Reinhardt Unviersity Home
Reinhardt Unviersity Home

History

Dr. Ken Wheeler's history lectures educate, inspire and even entertain. 

Dr. Kenneth H. Wheeler
Associate Professor of History

Going into Honors American History 2 class, you never knew how the room would be arranged.  If the desks were in a circle, you knew the class would be discussing historical documents we had read outside of class.  He would give us a question, and then sit back and let us run with it.  We had educated conversations about what we believed the documents were about, and you never knew where those conversations would lead.  Dr. Wheeler made the class interesting and enjoyable - a true adventure.
- Stephanie Barton '09, now pursuing a master's of biology at Tennessee Technological University

The study of the human past can work as a powerful tool to explain the human present. It is only in studying who we were that we can discover who we are. Such knowledge is essential to good citizenship, of both America and the world.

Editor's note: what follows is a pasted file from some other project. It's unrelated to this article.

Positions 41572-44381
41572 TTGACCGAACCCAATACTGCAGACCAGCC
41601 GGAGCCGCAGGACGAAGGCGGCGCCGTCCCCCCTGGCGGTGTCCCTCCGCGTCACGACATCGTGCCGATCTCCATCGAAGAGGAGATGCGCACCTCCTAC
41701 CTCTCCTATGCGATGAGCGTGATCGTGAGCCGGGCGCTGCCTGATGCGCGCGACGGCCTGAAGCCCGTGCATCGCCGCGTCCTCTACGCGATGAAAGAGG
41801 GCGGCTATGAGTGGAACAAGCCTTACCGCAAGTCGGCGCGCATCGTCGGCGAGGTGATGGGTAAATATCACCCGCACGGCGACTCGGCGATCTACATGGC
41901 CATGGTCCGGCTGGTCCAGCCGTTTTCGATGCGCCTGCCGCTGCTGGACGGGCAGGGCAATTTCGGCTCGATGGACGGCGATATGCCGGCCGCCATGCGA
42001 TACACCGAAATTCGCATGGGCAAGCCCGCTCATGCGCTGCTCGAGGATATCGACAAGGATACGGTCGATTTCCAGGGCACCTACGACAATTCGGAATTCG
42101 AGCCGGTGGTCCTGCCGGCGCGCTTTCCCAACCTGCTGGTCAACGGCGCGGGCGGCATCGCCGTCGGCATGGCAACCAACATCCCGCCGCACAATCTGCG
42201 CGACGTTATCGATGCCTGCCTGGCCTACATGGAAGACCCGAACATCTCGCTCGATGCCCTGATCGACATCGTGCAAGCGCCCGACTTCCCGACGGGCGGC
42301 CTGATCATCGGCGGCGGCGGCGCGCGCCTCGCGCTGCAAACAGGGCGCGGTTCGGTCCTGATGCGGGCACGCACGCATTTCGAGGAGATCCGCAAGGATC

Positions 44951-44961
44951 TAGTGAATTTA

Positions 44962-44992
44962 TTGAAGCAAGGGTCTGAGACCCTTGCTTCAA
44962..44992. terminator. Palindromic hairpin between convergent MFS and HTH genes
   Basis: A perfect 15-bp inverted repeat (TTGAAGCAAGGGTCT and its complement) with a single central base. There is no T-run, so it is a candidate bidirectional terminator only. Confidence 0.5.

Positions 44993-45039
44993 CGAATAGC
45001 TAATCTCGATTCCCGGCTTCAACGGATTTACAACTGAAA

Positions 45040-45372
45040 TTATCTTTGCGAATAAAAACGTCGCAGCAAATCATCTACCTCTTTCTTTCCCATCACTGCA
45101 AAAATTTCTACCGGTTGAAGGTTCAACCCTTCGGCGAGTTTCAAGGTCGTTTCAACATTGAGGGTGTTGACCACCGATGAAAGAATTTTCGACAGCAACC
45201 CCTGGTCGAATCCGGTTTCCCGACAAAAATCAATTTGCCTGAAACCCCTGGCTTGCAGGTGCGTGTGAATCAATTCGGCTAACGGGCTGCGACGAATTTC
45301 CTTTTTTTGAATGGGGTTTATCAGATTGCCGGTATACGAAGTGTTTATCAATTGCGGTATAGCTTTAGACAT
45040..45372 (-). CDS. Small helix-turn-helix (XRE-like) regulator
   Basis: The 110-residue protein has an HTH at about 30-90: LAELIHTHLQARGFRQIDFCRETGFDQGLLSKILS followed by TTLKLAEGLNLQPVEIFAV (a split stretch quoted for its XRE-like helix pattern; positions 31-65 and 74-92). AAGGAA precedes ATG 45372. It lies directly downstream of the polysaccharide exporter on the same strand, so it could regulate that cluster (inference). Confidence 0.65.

In studying the past, students of history are trained to think critically and write effectively. As well as being inherently rewarding, these skills are transferable to a wide variety of career choices, such as business, public service, archival and historic preservation, print and broadcasting media, and education.

Reinhardt’s history graduates are everywhere – teaching history at Roswell High School, working in the Georgia Governor’s Office of Consumer Affairs, and studying International Relations at the University of Edinburgh in Scotland. They’re commanding soldiers in the Marine Corps, managing businesses, pursuing seminary degrees and law degrees in Atlanta, and studying history at Louisiana State University and Ole Miss.

Please see the links to the left for more information, First Floor Tarpley (the Reinhardt History Blog), or contact:

Dr. Anne Good
History Program Coordinator
7300 Reinhardt Circle
Waleska, Georgia 30183
770-720-5570, AMG@reinhardt.edu

  
  
AHA at Iron Furnace

Faculty and students in the Arts and Humanities Alliance (AHA) visit an iron furnace in north Georgia.